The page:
Spotlight on a local Hungarian in love with Andalucian colours

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viktor-deli

VIKTOR A. DELI’S ‘In Love with Colours,’ exhibition is on at the Convento la Victoria, in Vera until April 27.

One might compare Deli’s life to the “wild, strong bright colours” of his most recent Andalucia-influenced paintings.

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Born in Hungary in 1945, his parents left for Sweden when he was 20.

While working as a self-employed glasscutter, painting in his free time, he met his true love, Kristina, on September 29, 1972. The date is etched into their rings.


Deli’s parents got permission to leave communist Hungary because having remaining off-spring in the country was seen as a reason for them to return.

“Life was hard for business people then, and taxes were high. It was difficult to get a passport, let alone a visa,” said Deli who had to buy expensive travel documents on the black market.


Kristina got permission first; a tourist visa for Paris, where she spent three weeks before travelling to Vienna to wait for her secret fiancé.

Just a day before her visa ran out and she would have had to return to Hungary, Deli’s fake permission came through.

He arrived in Vienna on his 28th birthday, October 17, 1973.

“It was such a romantic escape, but I was completely terrified. Kristina was safe because she had a tourist visa, but I could have been shot crossing the border,” he said.

The couple travelled to Stockholm and were married on December 23, 1973.

Deli had always wanted to study art but his father had insisted he learned a trade. In Stockholm he studied languages and Art History and sorted mail at the post office three nights a week to pay the bills. He graduated in 1981, and completed a computer science degree in 1984.

Deli, who also taught English, Hungarian and Swedish to school-children, never stopped painting, tried his hand at sculpting, and invented a printing technique that involved using a glass-cutting tool to carve plexi-glass.

Computing became a way for Deli to make a living, working as a programmer for 18 years and owning his own consulting company for four years.

On Good Friday 2003, he suffered a heart attack, which led to bypass surgery.

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COLOURS: Deli says there is an orgy of colours in his Vera garden.
The couple had owned a holiday home in Vera Playa since the year 2000, and so in 2004, Deli took early retirement and they moved to Spain.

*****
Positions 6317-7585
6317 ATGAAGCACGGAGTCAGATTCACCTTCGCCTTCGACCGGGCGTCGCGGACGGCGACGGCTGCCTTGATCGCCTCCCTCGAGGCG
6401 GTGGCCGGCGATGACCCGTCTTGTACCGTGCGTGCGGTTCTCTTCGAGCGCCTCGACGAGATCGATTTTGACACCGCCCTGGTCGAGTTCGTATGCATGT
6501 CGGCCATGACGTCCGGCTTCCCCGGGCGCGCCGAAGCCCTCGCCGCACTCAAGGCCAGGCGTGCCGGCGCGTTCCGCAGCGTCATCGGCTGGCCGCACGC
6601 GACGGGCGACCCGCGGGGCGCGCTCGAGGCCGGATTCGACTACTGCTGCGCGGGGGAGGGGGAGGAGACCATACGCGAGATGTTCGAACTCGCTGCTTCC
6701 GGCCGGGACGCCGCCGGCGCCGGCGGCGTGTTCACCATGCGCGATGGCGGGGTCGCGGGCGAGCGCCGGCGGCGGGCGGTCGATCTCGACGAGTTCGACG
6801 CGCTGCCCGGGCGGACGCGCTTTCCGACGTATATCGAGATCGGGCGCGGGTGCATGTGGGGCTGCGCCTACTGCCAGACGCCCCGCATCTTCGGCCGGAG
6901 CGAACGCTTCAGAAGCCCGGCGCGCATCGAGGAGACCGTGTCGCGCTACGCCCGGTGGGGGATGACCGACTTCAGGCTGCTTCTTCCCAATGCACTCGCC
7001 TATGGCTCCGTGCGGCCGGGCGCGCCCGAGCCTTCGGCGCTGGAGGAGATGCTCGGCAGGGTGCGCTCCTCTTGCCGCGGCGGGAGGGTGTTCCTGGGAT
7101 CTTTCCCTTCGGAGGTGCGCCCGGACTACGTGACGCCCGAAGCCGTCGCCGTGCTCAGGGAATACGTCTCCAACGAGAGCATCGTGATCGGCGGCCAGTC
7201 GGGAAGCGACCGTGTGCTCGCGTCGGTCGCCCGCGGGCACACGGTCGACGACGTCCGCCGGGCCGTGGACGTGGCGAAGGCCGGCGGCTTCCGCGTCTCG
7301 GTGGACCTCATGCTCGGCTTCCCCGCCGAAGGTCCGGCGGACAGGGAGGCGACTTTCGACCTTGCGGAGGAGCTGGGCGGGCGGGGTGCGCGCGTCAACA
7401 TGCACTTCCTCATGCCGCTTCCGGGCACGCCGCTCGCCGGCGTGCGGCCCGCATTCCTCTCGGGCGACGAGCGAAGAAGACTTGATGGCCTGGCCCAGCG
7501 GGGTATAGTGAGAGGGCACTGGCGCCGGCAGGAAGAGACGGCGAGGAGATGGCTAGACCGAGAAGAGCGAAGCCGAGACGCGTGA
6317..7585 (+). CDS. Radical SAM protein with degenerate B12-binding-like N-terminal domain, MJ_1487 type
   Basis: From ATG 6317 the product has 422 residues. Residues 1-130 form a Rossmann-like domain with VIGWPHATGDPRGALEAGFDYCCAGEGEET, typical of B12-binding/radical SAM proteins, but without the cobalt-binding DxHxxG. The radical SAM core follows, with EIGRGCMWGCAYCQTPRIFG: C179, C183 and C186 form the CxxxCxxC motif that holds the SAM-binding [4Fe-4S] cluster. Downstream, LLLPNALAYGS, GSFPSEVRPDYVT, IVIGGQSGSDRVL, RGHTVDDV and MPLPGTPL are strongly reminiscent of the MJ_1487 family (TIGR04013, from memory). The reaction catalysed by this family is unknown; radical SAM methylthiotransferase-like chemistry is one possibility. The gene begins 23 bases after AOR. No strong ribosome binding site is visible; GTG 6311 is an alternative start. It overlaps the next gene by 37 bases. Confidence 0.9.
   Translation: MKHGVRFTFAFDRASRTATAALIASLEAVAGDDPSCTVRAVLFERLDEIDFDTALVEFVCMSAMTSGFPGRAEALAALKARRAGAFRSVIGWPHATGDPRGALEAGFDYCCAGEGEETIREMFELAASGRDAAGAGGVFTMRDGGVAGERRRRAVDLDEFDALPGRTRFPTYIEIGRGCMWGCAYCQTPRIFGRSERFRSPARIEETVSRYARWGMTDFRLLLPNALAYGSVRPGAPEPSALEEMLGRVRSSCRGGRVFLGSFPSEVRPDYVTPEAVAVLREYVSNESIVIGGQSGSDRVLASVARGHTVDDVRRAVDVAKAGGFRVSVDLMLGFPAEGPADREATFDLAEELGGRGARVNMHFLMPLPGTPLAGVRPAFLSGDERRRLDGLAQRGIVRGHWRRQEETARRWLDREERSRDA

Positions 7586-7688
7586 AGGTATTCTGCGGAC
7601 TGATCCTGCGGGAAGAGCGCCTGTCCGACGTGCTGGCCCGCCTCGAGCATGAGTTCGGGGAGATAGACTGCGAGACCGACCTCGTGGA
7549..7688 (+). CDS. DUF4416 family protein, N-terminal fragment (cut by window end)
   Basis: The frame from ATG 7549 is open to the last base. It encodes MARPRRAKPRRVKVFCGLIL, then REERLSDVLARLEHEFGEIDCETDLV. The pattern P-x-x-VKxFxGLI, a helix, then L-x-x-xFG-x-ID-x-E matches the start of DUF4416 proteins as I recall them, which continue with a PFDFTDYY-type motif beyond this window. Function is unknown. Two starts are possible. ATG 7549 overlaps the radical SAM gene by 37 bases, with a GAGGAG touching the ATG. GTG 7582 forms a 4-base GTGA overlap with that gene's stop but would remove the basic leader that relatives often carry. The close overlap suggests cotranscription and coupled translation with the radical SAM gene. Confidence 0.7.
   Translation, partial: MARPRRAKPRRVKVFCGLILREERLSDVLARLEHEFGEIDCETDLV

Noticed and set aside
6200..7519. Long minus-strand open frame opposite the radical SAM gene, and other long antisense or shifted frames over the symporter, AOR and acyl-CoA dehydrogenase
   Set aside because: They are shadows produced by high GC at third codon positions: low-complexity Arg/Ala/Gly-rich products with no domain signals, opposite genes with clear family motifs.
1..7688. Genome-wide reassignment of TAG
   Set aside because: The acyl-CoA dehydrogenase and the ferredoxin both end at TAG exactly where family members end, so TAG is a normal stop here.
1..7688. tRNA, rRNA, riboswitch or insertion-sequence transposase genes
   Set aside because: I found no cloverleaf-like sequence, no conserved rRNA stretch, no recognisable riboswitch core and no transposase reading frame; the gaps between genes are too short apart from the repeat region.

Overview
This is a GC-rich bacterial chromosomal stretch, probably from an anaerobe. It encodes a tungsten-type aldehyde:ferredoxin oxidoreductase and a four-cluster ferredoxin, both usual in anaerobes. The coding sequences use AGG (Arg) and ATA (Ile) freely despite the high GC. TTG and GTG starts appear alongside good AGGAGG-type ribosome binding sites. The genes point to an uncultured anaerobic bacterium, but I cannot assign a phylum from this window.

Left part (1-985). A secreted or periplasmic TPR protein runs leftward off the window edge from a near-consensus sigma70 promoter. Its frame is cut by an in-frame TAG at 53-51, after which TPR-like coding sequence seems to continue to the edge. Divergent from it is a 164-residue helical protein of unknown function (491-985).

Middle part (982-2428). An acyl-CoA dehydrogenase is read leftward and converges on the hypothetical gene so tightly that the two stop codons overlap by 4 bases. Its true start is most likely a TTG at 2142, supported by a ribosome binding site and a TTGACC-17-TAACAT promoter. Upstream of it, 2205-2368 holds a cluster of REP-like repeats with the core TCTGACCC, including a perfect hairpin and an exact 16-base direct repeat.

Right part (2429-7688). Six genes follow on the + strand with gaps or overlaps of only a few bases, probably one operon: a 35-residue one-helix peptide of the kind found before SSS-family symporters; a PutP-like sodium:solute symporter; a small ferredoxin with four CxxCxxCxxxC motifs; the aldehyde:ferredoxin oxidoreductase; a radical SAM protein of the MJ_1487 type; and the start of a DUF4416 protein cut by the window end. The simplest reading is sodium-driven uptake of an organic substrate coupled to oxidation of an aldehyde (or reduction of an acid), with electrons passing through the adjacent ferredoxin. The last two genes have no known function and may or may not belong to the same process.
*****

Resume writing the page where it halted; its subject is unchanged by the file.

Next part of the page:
“I was very lucky because I had a government, and a private pension so we were able to come here,” said Deli in his Vera duplex with walls covered by his work. “The painting itself is relatively easy. The big job is creating the plan.”

He said that a plan often takes weeks, but that he has completed about 140 paintings since he started painting full-time in 2008. In the weeks running up to his exhibition, friend and self-appointed agent Javier, told him to stop painting and focus on the event, but “I have to paint,” said Deli.

This is his first exhibition, as until now he only gave away his work to friends and family and did “bespoke paintings,” or commissioned pieces.

One of these, an abstract of the five major world currencies with the pound represented by an old falling down building, was for his banker son Christopher in Stockholm.

His sister and son are perhaps his biggest fans, but designer and portrait painter Kristina is his muse, to whom he says, “he mostly listens to, but sometimes not.”

The exhibition at the Convento de la Victoria in Vera town consists of 36 paintings which according to Deli, don’t follow any rules.

He was not educated in technique, but said that he simply loves painting. “It’s true, and I love Spain. It’s what made me start painting again.

Just the colours in my garden were enough. I used to paint dirtier colours but the light of Andalucia and the different nuances, even of white, are just incredible.”

One day in 2010 Deli decided there was no point trying to imitate real life. “He made an important change in his personal style and these pieces deserve to be shown,” said Javier.

Most of his exhibition pieces are abstract, but some of his earlier work is also included, and the painter said he believes it’s important to be able to recognise the objects in his paintings.

Deli’s exhibition paintings start at €90, but he said that although any artist feels pleasure when others like their work, he’s not in it for the money.

Even if he doesn’t sell anything, he’ll continue painting.

Contact Viktor A. Deli by e-mail at viktor.akos.deli@gmail.com and see his work on Facebook (Viktor Deli).

By Susan Leach
s.leach@euroweeklynews.com




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